Ruppersberger, Bentley discuss issues of port

Democrat ventures into Republican's waters

September 18, 2002|By Andrew A. Green | Andrew A. Green,SUN STAFF

For their first meeting after the primaries, C.A. Dutch Ruppersberger went deep into Helen Delich Bentley's turf yesterday for a meeting of a local maritime group and, by most accounts, held his own.

Bentley, a Republican and former congresswoman, and Ruppersberger, the Democratic Baltimore County executive, addressed many of the same issues in their speeches to the Propeller Club, a group that has worked with Bentley for decades.

Both emphasized the need to find a place to put material dredged to deepen shipping channels in the Chesapeake Bay, the challenges of port security in the post-Sept. 11 world, and the need for federal support to keep the maritime industry - and its jobs - strong.

Bentley is a legend at the port of Baltimore. She has been working on maritime interests since she was assigned to cover the port for The Sun in 1948.

She has said that the inclusion of the port in the redrawn 2nd District, which includes parts of Baltimore and Anne Arundel, Baltimore and Harford counties, was a major reason she decided to run for the seat she gave up in 1994 when she unsuccessfully ran for governor.

Ruppersberger has had some experience with the port as executive, but Bentley was able in her talk to note the effects of 1950s legislation or to list the cost per cubic yard for various dredged deposits in the area.

"I think Dutch had done his homework," said Geoffrey Tobias, an attorney focusing on maritime issues with Ober-Kaler. "She didn't have to do any."

Ruppersberger's speech focused on issues of immediate concern in Congress, such as the extension of the federal Maritime Security Program, loan guarantees for ship construction, reducing taxes for maritime companies and workers and port security bills being considered in the House and Senate.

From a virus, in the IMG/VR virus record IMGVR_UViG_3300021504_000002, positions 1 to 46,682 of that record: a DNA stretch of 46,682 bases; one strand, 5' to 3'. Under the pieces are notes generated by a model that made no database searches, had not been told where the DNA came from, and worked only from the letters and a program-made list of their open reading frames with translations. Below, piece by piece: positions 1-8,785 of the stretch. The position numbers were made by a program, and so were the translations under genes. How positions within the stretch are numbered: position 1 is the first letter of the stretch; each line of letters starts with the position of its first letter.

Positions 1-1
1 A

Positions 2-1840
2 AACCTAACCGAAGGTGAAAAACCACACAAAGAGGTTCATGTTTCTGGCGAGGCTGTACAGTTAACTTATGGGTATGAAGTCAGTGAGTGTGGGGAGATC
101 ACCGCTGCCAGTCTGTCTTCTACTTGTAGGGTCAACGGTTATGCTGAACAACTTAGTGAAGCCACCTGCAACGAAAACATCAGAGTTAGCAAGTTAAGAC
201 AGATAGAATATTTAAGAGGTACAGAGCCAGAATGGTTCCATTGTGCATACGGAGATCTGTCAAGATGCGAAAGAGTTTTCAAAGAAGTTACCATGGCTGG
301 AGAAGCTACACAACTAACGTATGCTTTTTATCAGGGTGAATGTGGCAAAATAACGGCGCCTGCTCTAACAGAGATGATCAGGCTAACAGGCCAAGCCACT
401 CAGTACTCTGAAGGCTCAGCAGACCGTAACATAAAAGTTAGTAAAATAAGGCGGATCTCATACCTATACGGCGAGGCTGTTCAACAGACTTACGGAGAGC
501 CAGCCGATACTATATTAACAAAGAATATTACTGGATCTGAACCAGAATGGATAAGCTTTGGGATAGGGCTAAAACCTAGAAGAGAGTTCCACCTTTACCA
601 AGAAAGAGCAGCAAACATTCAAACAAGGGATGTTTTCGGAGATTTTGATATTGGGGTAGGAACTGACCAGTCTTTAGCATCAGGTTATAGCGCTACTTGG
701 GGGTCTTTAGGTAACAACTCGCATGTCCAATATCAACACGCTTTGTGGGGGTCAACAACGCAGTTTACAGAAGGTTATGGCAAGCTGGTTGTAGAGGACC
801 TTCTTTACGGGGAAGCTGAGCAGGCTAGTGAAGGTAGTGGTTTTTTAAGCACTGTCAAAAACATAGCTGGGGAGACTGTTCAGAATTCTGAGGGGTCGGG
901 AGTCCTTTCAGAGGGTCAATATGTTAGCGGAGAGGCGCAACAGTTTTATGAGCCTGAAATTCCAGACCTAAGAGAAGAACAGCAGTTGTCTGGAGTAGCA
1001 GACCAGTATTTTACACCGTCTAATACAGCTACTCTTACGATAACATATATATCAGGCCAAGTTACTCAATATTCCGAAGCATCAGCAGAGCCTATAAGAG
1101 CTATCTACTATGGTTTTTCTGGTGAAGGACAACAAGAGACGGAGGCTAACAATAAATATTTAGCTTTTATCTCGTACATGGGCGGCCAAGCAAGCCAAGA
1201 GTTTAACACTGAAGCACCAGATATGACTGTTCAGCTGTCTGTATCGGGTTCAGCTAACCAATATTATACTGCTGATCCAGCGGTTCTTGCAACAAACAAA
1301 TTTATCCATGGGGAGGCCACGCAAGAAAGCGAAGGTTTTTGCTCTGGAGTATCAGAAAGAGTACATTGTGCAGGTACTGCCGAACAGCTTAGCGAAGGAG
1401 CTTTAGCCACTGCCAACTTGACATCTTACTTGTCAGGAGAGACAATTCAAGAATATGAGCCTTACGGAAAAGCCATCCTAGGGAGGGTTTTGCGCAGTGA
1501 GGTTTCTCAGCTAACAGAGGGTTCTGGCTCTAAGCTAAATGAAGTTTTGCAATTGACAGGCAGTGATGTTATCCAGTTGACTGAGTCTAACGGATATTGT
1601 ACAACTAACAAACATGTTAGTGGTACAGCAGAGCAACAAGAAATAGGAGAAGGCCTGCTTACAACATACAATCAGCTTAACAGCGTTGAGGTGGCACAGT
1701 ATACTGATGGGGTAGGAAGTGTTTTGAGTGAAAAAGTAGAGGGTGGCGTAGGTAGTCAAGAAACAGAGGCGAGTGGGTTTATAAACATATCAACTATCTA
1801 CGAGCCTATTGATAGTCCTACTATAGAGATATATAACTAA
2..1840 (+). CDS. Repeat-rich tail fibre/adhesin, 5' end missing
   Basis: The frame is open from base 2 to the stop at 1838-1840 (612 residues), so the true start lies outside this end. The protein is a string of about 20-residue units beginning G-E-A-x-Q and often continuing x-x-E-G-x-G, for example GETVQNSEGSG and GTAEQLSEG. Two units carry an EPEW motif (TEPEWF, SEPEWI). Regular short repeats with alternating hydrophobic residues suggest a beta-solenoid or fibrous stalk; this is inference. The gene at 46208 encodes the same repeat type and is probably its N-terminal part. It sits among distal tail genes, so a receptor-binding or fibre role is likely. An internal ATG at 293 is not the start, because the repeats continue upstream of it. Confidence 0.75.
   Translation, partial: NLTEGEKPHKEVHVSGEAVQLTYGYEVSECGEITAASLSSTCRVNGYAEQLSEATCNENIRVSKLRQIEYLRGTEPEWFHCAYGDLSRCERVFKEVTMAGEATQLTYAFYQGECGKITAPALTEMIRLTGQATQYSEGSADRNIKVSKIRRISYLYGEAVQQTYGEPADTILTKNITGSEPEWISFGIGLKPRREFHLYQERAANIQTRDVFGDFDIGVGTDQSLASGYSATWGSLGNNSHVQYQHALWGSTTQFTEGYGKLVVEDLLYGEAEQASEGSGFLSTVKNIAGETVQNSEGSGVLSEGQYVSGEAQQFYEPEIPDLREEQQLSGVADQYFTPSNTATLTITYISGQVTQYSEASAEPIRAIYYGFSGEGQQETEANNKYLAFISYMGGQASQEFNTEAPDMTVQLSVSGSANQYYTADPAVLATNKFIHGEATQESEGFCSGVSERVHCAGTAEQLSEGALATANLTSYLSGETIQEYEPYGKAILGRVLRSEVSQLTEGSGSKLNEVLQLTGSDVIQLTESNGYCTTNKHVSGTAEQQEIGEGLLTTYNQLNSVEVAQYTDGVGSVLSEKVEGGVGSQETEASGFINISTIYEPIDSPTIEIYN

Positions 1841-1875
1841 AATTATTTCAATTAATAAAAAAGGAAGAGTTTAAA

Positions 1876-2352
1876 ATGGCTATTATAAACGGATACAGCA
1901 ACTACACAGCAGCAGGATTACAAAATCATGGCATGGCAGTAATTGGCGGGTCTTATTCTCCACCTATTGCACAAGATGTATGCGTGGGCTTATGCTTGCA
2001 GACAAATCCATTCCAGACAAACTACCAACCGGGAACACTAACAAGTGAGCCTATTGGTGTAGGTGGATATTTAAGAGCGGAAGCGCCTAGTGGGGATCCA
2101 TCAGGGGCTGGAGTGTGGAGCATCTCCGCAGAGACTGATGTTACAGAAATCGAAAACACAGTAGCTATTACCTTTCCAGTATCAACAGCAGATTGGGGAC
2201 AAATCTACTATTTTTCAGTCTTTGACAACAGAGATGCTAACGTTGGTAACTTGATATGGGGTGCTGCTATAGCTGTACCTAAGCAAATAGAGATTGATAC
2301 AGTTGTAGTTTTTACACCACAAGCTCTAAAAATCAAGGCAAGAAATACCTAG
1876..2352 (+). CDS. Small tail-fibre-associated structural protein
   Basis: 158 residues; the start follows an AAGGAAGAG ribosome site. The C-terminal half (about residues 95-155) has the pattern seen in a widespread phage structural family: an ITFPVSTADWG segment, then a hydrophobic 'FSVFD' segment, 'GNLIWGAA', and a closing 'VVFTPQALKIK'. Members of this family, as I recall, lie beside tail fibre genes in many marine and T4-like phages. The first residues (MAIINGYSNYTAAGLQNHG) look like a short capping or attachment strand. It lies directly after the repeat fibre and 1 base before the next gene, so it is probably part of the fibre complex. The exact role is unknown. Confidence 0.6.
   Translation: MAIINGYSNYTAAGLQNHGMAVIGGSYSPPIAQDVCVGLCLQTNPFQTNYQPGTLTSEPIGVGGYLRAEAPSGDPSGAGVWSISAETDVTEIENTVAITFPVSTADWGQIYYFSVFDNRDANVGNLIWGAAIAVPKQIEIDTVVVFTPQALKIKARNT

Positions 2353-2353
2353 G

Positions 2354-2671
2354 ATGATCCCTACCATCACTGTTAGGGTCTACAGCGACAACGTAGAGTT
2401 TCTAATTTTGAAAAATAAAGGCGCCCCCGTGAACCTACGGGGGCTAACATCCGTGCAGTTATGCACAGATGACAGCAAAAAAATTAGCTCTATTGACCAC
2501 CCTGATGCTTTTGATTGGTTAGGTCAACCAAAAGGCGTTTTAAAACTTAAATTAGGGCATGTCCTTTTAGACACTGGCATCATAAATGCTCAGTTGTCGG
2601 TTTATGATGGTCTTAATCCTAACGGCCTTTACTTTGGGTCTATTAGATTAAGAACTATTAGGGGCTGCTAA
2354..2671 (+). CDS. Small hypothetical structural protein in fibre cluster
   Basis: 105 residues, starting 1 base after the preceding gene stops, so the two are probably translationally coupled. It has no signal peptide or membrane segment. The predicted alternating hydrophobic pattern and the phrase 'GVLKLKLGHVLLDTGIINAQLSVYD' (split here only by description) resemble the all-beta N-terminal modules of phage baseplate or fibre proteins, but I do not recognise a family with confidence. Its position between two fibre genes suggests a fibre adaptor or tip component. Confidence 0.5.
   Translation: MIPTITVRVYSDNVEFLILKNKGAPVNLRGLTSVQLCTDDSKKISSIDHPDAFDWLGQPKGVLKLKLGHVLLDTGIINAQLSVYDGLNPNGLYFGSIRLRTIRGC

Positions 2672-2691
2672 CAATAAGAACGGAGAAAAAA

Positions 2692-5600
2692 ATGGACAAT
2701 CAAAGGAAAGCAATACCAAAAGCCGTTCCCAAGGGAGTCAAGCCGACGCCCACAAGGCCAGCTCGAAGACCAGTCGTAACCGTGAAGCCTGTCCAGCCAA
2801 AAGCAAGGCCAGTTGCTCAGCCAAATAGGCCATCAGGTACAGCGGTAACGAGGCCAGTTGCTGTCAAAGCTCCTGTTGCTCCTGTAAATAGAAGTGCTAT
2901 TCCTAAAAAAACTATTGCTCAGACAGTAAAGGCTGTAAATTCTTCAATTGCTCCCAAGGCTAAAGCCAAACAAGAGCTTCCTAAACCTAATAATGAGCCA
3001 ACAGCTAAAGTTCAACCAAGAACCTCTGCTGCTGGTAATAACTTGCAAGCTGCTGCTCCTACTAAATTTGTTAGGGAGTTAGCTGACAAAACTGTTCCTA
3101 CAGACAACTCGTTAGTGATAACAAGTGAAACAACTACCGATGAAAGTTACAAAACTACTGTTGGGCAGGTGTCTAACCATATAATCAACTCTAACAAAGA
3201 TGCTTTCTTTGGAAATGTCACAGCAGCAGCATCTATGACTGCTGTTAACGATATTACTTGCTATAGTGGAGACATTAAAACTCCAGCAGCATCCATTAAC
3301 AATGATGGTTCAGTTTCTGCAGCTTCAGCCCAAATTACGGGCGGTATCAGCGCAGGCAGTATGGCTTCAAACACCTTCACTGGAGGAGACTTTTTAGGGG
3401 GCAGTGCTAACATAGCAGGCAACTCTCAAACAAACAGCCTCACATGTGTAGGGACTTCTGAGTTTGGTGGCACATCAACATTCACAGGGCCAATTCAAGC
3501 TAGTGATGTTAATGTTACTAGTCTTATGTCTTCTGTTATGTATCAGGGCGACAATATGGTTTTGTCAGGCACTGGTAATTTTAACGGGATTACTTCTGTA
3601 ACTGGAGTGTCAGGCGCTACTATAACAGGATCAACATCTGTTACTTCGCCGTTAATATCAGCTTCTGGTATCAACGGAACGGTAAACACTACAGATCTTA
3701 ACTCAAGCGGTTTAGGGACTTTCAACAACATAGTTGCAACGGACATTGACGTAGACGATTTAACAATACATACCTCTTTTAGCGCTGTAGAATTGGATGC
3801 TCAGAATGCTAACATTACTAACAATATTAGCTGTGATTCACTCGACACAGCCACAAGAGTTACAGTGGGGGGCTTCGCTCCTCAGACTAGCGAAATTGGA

"I don't want to take anything away from Helen Bentley and what she has done for the port. She has done a good job," Ruppersberger said. "The only difference is, the last eight years I've been working hard, working on these issues."

Although Bentley's speech was cut short due to time considerations, she took a more global view of the port's needs. She talked about port security but spoke mostly about finding new sites to deposit dredged material and her belief that the port should be an independent state agency.

She also traded heavily on her years of advocacy for the port, both in office and out.

"In the last eight years when he's been county executive - and he kind of makes it look like I've been in a tomb somewhere - but in the last eight years I've been very active in the port," Bentley said. "I have not only written about it and talked about the port longer than anybody in this room ... I've actually done something about it."

Some members said that despite Bentley's experience, Ruppersberger did a better job of focusing on issues facing Congress, as opposed to issues of concern for the governor and General Assembly.

"Dutch was more focused on a federal campaign," said John Singleton, general council for the International Organization of Master Mates and Pilots. "Helen was focused on issues that were more of state importance."

But others said it will be hard for Ruppersberger to win over the maritime industry, simply because of Bentley's long record of service to its interests.

"He was hitting some very important points, and I'm sure he could get cooperation with people if elected," said Charles F. Hughes, chairman of Vane Brothers Co., who has known Bentley since the 1950s. "But knowledge is nothing like experience."

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